A 301 redirect would be what? An explanation of the HTTP status code 301
The HTTP 301 status code indicates that the target resource has a new permanent URL and that any future links to this resource should use the new suggested URLs. Where possible, the link editing clients should update the data on their own to reflect the most recent URL that the server has sent.
On the server, the URL that you want to permanently redirect traffic to should be listed in the "Location" header field. In this scenario, the user agent can choose the Location field's value for automated forwarding. In the past, a user agent may and most likely would switch the request method from POST to GET for a later request. Using the 307 status code is advised to prevent changing the request method.
In two scenarios, this kind of redirection is often used:
When purchasing extra domain names, such as when considering the brand name variations, pertinent high-profile domains, or the most frequent misspellings of the site address.
Choosing the link to utilise and show as the default address (for instance, an address without www.).
characteristics of .htaccess
On Apache web servers, there is a hidden configuration file called .htaccess that begins with a dot. The directory contains a .htaccess file, which has directives you can use to modify the server settings. The code editor in the file manager, the FTP Protocol, or a text editor installed locally on the computer can all be used to edit .htaccess configuration files.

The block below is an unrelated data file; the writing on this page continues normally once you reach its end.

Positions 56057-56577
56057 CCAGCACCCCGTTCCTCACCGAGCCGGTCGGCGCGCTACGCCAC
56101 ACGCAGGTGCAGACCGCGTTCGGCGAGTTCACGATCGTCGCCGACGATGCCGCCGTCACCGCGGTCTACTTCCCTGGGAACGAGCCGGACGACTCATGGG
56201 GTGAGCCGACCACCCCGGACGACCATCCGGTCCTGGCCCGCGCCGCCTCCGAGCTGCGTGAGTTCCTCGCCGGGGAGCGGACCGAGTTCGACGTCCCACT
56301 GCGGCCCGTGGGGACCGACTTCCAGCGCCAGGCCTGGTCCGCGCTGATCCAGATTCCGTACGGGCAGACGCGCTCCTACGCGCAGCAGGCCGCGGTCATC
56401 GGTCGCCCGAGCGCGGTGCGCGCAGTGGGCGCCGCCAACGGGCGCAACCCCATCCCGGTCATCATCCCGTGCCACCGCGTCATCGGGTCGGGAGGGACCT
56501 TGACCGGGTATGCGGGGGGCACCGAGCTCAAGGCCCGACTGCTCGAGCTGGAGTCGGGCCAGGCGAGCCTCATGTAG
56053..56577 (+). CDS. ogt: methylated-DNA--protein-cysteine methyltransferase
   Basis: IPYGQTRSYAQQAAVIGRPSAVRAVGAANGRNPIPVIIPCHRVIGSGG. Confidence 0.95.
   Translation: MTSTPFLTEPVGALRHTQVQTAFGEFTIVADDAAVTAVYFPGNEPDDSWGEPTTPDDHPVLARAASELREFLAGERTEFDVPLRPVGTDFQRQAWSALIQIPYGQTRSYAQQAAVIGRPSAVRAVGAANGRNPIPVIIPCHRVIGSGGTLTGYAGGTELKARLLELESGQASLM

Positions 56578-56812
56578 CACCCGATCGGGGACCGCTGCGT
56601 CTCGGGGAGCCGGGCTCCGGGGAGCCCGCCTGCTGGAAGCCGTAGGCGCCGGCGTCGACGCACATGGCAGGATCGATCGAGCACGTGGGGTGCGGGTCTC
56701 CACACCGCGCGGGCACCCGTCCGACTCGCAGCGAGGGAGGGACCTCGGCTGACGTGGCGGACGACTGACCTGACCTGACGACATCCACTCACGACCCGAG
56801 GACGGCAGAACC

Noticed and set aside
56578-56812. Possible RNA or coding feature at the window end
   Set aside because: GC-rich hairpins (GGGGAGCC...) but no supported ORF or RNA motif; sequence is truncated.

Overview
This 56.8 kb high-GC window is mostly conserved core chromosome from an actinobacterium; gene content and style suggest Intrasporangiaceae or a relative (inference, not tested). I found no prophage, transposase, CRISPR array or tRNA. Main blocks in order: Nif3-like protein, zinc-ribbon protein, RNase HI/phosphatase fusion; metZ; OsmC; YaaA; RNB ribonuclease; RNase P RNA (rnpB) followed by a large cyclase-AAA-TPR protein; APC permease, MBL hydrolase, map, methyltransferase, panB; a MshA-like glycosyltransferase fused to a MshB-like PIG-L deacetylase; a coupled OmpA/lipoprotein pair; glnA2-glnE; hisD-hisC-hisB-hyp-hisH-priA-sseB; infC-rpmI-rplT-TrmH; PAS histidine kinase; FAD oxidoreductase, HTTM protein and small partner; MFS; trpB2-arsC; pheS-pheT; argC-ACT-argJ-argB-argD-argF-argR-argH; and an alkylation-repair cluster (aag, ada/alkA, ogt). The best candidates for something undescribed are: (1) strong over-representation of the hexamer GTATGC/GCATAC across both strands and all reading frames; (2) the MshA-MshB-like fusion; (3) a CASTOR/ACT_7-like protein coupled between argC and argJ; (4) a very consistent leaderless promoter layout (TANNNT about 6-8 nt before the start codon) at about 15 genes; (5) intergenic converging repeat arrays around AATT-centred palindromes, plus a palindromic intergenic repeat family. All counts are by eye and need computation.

You can set up specialised plugins that can automatically configure redirection for various CMS, like WordPress. For instance, you must include the following line in the.htaccess file to configure permanent forwarding with code 301:
When do 301 redirects get used? The following situations call for the use of 301 redirects, according Google Webmaster Tools' instructions:
Altering a domain name or domain. Users who are familiar with your brand and who visit your website frequently will not be confused by a new address.
Several URLs, such as http://example.com/home, http://home.example.com, and http://www.example.com, repeat certain aspects.
You are combining two sites or replacing an outdated one. Users who access out-of-date pages must be routed to the most recent version.